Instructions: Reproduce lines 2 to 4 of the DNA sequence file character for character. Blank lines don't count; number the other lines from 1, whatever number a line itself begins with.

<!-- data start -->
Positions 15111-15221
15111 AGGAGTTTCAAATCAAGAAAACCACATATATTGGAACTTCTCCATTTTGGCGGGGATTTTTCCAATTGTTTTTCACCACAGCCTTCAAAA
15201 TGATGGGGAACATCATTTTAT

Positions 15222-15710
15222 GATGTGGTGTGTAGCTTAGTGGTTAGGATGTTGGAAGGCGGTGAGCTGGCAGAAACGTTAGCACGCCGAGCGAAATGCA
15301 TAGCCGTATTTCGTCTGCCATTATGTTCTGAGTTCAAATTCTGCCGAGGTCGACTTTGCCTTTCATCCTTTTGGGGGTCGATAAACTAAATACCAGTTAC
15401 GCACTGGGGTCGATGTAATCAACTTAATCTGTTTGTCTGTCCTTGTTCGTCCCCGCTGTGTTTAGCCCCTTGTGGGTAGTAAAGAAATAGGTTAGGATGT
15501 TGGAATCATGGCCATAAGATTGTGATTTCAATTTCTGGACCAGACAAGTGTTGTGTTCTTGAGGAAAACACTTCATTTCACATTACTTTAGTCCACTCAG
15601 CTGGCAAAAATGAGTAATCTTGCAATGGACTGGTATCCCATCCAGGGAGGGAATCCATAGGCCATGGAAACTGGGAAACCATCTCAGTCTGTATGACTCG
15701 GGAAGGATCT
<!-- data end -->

15111 AGGAGTTTCAAATCAAGAAAACCACATATATTGGAACTTCTCCATTTTGGCGGGGATTTTTCCAATTGTTTTTCACCACAGCCTTCAAAA
15201 TGATGGGGAACATCATTTTAT

Positions 15222-15710